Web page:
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Aero A.42

The Aero A.42, an experimental bomber aircraft from Czechoslovakia in 1929, remained solely as a prototype and was never mass-produced.

During its time, it boasted an innovative design featuring a streamlined monoplane structure.

However, the Czechoslovak Air Force expressed dissatisfaction with several aspects of the aircraft.

Notably, the take-off and landing distances were deemed excessively lengthy, and the crew voiced concerns about the cramped cabin space.

In response, the Air Force proposed a series of modifications to Aero, such as substituting the wooden wing with a metal alternative.

Regrettably, Aero decided to discontinue the development of the A.42.

On the 20th of September 1930, one of the two prototypes achieved international speed records of 253.42 km/h (157.47 mph; 136.84 kn) over a 1,000 km (620 mi) closed circuit, while carrying payloads of 500 kilograms (1,100 lb) and 1,000 kg (2,200 lb).

The other prototype was utilized by the Czechoslovak Air Force until 1938, and subsequently by the Slovak Air Force.

It is believed that the aircraft was likely dismantled in 1940.

A.42 was designed as a single-engined high-wing cantilever monoplane featuring fixed landing gear.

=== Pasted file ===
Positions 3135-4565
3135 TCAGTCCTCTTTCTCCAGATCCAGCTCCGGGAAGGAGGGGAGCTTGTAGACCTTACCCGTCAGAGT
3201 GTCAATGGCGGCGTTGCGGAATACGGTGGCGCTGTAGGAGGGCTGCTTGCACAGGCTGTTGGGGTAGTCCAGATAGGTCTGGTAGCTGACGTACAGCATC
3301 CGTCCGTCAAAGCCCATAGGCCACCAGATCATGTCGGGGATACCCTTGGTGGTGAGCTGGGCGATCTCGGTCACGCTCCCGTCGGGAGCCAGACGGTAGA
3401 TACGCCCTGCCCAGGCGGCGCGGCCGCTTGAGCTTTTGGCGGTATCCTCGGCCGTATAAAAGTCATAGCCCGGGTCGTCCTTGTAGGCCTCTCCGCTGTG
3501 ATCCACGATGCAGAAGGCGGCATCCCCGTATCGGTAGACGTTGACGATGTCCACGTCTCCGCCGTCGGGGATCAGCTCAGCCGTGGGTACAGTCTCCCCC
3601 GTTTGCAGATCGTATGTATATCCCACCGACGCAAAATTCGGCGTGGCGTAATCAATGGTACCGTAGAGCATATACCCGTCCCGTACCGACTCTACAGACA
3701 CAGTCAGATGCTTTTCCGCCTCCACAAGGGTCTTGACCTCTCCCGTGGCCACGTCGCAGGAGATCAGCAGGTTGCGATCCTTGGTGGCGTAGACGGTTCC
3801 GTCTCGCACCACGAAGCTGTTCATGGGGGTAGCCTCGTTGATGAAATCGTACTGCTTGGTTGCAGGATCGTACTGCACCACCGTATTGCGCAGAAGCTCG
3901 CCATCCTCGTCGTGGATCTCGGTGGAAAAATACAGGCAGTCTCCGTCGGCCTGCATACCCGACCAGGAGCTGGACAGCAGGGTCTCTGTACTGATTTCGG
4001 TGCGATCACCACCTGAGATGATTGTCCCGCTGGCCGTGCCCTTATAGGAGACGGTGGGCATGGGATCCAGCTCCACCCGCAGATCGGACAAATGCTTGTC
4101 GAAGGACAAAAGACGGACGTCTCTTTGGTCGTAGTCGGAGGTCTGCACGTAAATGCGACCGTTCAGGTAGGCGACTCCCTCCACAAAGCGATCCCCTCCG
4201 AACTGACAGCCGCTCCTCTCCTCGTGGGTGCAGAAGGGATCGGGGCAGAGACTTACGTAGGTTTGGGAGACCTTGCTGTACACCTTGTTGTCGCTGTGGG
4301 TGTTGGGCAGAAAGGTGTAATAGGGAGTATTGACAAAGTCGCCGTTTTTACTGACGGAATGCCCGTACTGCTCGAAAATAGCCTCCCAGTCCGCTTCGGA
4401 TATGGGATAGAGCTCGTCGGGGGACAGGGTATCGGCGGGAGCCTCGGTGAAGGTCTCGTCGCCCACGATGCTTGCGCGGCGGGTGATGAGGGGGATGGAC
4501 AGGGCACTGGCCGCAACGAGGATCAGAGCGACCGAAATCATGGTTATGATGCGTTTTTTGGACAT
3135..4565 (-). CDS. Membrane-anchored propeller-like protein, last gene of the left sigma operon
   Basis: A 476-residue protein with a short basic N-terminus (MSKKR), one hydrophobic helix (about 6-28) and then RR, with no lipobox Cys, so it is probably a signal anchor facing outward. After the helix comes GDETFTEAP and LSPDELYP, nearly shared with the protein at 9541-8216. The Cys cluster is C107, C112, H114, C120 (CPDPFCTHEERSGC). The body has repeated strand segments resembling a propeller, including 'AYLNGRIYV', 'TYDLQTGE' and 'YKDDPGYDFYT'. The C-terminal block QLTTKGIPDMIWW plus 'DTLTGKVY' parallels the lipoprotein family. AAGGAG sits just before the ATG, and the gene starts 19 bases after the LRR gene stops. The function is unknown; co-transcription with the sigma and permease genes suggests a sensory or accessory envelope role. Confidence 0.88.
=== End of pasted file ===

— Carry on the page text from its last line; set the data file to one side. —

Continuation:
13.8 m (45 ft 3 in)


20.8 m (68 ft 3 in)


3.4 m (11 ft 2 in)

Wing area

54 m2 (580 sq ft)

Empty weight

2,940 kg (6,482 lb)

Gross weight

4,740 kg (10,450 lb)


1 × Isotta-Fraschini Asso 750 W-18, water cooled piston engine,

597 kW (801 hp)


Maximum speed

270 km/h (170 mph, 150 kn)

Service ceiling

7,000 m (23,000 ft)

Rate of climb

1.67 m/s (329 ft/min)

Wing loading

88 kg/m2 (18 lb/sq ft)


0.080 kW/kg (0.08 hp/lb)



1 × 7.9 mm machine gun in ventral position

1 × 7.9 mm machine gun in dorsal turret


400 kg (882 lb) of small bombs.


Czechoslovakian Air Force, 1918-1970, Aircam Aviation Special 05-Richard Ward, Zdenek Titz & Gordon C. Davies.

Ceskoslovenské Letectvo, 1918-1924-Jiří Rajlich & Jiří Sehnal.


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